“If there is a quick resolution to the shutdown, nothing has been lost by implementing the above steps,” continued Cunningham. “If not, consumers will be better prepared to face whatever comes their way financially.” 

    For help navigating the financial strains brought on by the government shutdown, visit SharpenToday.org where financial survival tools can be found.  



  • NFCC poll: Close to one in five consumers comfortable carrying debt
    Submitted by: sitecore\jhorton on August 14, 2013

    Credit card vs cash video game

    A recent National Foundation for Credit Counseling (NFCC) online poll revealed that close to one in five consumers, 18 percent, believe that carrying credit card debt over from month-to-month is a responsible way to manage his or her finances.

    “This data suggests that not only are many Americans are using credit cards to fund a lifestyle their income can’t support, but they are comfortable doing so,” said Gail Cunningham, spokesperson for the NFCC.

    Consumers need to be aware of the consequences associated with continually carrying credit card debt from month to month, some of which are below:

    • Interest on a credit card is typically calculated on an average daily balance. For those who carry a balance over from the previous cycle, interest is not only charged on the unpaid balance, but on any new purchases added to the balance.
    • With interested added onto the balance month after month, consumers end up paying interest on the interest.
    • Carrying a balance has the potential to negatively impact a person’s debt to credit ratio, one of the main components of credit scores.
    • A higher balance decreases the amount of credit available for future purchases. However, there can also be disadvantages to charging too little.

    At the other end of the spectrum, a similar number of respondents, 21 percent, indicated that they do not use credit cards. While this approach to money management can avoid many financial pitfalls, it too has its problems:

    • Although it is possible to pay cash or use a debit card for daily expenses, these types of transactions are usually not reported to the credit bureau. Most people need credit for major purchases such as a house or car, but without a thick and positive credit file, credit may be denied.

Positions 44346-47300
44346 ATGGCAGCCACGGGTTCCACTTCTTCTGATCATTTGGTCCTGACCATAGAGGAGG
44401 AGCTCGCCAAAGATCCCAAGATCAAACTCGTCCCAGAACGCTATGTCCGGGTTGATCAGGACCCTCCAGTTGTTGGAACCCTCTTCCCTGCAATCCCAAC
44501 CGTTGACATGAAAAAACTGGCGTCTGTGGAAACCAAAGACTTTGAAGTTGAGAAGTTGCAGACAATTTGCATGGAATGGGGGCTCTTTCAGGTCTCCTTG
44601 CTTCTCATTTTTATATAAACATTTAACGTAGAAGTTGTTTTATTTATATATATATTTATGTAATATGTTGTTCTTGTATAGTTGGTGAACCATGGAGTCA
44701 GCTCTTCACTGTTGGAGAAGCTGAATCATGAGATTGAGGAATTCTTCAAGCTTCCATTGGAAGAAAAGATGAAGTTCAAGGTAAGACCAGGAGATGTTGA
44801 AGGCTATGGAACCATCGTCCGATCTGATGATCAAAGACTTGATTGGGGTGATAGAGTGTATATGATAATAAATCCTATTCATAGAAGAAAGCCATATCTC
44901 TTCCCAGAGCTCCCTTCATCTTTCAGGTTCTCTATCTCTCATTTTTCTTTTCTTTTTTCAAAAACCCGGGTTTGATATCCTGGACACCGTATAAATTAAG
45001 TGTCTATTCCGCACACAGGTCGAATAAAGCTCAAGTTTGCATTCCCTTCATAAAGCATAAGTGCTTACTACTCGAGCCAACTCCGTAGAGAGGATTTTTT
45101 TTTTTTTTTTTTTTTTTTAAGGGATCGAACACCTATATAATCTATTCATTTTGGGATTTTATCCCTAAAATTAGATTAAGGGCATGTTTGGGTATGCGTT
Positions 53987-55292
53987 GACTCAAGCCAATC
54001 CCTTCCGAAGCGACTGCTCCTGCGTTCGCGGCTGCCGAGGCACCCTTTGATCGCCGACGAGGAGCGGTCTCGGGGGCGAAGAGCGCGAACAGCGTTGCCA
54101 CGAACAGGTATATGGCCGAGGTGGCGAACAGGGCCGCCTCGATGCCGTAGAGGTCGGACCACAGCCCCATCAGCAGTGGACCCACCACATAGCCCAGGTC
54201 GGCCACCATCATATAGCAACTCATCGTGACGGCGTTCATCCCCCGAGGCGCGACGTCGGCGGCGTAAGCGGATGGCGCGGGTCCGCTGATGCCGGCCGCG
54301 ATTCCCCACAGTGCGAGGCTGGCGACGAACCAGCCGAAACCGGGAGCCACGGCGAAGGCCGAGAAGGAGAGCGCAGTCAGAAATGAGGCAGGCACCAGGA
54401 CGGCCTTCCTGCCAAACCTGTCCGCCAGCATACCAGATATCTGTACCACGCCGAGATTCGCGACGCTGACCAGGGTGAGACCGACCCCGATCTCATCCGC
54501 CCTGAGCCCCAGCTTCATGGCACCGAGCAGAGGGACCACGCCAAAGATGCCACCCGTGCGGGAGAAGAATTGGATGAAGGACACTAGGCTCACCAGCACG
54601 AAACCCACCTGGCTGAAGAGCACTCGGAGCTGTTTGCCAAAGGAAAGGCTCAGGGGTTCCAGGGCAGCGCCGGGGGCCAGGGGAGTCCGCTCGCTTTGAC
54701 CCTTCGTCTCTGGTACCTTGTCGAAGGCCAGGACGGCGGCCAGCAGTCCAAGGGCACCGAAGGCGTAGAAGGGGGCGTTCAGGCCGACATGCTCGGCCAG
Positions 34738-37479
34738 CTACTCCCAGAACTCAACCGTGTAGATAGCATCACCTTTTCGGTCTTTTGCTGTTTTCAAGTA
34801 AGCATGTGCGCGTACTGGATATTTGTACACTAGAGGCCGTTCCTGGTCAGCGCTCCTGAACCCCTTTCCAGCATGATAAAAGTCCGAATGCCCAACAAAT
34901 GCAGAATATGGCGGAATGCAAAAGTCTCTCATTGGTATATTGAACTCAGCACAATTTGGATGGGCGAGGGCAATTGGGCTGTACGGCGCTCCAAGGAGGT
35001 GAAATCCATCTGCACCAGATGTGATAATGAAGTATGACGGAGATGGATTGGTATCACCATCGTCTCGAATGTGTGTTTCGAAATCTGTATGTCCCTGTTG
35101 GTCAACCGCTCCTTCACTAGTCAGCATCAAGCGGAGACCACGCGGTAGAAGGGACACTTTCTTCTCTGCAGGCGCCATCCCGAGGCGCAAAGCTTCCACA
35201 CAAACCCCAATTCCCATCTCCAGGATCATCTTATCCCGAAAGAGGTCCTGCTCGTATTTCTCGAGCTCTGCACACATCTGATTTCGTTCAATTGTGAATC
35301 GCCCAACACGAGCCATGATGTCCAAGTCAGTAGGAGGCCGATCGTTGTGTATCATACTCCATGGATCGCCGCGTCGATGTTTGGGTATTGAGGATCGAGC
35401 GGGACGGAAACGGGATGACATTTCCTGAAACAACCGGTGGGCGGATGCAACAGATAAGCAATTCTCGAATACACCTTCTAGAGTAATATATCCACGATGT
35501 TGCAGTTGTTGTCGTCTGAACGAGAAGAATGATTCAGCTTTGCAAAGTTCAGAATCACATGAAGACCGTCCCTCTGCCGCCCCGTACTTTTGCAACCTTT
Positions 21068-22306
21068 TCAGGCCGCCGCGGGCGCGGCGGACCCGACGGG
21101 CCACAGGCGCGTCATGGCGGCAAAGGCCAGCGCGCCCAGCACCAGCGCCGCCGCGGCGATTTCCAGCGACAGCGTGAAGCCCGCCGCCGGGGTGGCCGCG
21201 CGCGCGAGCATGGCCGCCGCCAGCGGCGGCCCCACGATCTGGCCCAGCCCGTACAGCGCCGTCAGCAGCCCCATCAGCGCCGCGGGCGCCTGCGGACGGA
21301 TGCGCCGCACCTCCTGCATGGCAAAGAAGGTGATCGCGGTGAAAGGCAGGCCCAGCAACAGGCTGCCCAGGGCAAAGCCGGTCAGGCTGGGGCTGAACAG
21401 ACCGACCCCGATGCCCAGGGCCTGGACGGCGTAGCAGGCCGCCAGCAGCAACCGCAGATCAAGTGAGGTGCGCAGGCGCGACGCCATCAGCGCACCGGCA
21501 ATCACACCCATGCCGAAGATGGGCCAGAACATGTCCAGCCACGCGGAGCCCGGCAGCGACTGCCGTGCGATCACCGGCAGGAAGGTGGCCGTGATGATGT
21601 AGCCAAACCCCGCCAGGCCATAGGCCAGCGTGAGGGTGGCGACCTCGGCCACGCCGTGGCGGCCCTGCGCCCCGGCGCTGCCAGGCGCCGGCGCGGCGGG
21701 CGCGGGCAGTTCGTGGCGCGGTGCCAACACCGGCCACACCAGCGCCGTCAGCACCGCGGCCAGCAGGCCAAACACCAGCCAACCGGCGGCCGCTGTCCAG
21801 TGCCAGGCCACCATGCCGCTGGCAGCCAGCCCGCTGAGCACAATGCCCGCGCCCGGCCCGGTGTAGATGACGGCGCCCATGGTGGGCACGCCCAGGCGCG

• Without credit cards, people miss out on the convenience of being able to purchase items or pay for services when cash is not readily available.
    • Carrying cash is risky, as the money could be lost or stolen, whereas credit cards often offer consumer protection features including those against loss.
    • Credit cards provide a safety net for emergency situations.

    The majority of poll respondents, 61 percent, believe that paying credit card debt in full each month is the only responsible way to manage personal finances. The benefits associated with this type of behavior far outweigh any disadvantages and include the following:

    • Timely bill payments and a low credit utilization ratio are typically the top weighted elements in credit scoring models. Therefore, this type of behavior could have a positive impact on an individual’s credit scores.
    • The convenience of using credit can be enjoyed without paying any interest or penalties.
    • The entire line of credit remains available for future use.
    • Stress and worries of being over-extended are avoided.

    What about you? Do you rely more heavily on either cash or credit, or do you fall somewhere in the middle? What's your preference? Let us know by leaving a comment!

  • Five myths about credit counseling
    Submitted by: sitecore\jhorton on April 30, 2013

    Magician unveils credit counseling myths

    Debunking the top five credit counseling myths, using a powerful tool — the FACTS.

  • Study shows majority of consumers fear identity theft
    Submitted by: sitecore\jhorton on October 19, 2012
    As part of National Protect Your Identity Week, we offer the eight things you can do right now to ensure your smartphone data is safe.
  • Could you live without credit?
    Submitted by: sitecore\jhorton on October 15, 2012
    Almost half of consumers indicated in a recent NFCC poll that the use of credit is essential to their everyday lives.
  • What you need to know about your credit report
    Submitted by: sitecore\jhorton on July 25, 2012
    It is important to understand what a credit report is and what it isn’t. At its core, the purpose of a credit report is to provide those with a valid need a track record of a person’s credit history. Having a way to evaluate the risk of extending new credit is just as important to the consumer as it is to the business.
  • My biggest financial regret (and the 11 easy tricks I wish I had known!)
    Submitted by: sitecore\jhorton on July 05, 2012
    I don't know about you, but I have a lot of financial regrets. Prior to taking a job at Money Management International, I thought I knew everything I needed to know about finances. But boy was I wrong! The more I learn, the more my financial mistakes of the past become clear to me. And my biggest financial regret is actually something I continue to struggle with to this very day.